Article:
At LewRockwell.com, Michael Tracey of Unherd notes the staggering number of “boarded up, damaged or destroyed buildings” he has seen in cities touched by the George Floyd riots. He writes (abridged):
Scan almost any of the popular media coverage over the past six weeks and you’ll find that journalists have been steadfast in their depiction of “protesters” as unassailably “peaceful.” While the vast majority of those who attended a state-backed demonstration or some other event spurred by the ‘movement’ are unlikely to have committed any acts of physical destruction, the term “peaceful protest” doesn’t seem to quite capture the impact of a society-wide upheaval that included, as a key component, mass riots — the magnitude of which have not been seen in the U.S. since at least the 1960s.
From large metro areas like Chicago and Minneapolis/St. Paul, to small and mid-sized cities like Fort Wayne, Indiana and Green Bay, Wisconsin, the number of boarded up, damaged or destroyed buildings I have personally observed — commercial, civic, and residential — is staggering.
The resulting destruction may have set their majority-minority neighborhoods back economically for months or years, if not longer. Most had already been struggling due to the pandemic, with the riots interrupting fragile reopening plans. To exclude the perspectives of these people from popular media narratives amounts to a kind of purposefully obfuscator, moralizing snobbery. Talk about ‘erasure’.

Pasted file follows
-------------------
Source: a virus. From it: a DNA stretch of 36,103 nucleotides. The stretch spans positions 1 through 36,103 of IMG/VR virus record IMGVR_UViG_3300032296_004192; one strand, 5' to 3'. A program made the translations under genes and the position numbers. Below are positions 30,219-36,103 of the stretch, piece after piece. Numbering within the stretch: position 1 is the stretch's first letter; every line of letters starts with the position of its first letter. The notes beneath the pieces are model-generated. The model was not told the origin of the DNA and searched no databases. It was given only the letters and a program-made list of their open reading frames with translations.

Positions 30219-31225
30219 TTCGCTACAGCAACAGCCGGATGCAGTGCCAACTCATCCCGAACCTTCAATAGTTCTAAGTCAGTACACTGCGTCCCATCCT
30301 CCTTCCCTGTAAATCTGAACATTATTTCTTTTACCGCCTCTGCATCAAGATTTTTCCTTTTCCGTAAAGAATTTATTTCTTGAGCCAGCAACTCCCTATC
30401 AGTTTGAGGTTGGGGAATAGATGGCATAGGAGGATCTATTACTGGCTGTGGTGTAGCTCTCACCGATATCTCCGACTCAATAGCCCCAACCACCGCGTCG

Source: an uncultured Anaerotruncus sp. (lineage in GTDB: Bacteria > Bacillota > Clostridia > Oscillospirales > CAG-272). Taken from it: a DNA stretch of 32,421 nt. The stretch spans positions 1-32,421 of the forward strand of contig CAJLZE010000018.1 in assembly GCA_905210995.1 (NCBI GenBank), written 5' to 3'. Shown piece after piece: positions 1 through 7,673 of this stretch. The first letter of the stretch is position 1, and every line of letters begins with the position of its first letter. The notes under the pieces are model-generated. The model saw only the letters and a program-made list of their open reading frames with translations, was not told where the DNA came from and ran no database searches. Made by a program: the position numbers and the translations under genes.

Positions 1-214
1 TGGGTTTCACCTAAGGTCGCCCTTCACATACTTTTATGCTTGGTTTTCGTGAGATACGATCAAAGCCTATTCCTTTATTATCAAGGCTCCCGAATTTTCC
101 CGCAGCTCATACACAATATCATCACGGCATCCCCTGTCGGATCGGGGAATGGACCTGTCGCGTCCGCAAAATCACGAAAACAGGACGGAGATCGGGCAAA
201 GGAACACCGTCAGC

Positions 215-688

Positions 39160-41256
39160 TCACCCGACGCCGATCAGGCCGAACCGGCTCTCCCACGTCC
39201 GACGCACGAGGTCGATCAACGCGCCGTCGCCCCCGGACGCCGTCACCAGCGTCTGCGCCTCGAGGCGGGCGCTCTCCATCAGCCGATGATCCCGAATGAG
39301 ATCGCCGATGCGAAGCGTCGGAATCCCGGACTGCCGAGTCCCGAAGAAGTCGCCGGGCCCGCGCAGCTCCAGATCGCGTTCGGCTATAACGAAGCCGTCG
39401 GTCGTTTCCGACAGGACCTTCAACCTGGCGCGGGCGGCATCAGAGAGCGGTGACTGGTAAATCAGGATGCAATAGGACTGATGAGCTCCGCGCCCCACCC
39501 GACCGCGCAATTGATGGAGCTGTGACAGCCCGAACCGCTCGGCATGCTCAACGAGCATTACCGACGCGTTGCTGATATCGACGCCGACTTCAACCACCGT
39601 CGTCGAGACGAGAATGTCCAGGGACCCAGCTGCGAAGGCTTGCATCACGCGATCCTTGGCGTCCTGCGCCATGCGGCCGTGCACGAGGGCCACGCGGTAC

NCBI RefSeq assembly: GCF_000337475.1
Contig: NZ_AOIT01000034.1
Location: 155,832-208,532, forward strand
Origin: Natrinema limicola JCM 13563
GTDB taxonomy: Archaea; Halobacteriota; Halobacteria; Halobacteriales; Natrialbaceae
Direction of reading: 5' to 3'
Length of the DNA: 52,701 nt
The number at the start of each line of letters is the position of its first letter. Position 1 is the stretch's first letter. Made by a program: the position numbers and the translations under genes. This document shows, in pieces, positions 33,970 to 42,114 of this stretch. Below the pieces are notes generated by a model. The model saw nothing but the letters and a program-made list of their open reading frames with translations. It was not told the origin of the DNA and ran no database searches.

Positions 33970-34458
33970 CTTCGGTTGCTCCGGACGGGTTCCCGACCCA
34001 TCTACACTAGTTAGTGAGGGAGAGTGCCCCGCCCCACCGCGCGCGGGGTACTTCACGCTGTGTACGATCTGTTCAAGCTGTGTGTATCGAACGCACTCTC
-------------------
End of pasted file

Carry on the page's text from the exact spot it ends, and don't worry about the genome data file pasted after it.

So why, exactly, has the scope of these riots been so assiduously downplayed, and the opinions of those who experienced them first-hand been largely ignored? A number of potential explanations ring true. For one, media elites desperately do not want to undermine the moral legitimacy of a ‘movement’ that they have cast as presumptively righteous. And highlighting that urban minority populations are generally less enthusiastic about a movement whose mantra is “Black Lives Matter” would be embarrassing for obvious reasons.
By Michael Tracey
Read more about Lauren Boebert, a candidate fighting for the rights of America’s silent army, and about the threat of BLM, a Marxist organization planning to destroy the police and threatening to “burn the place down.”
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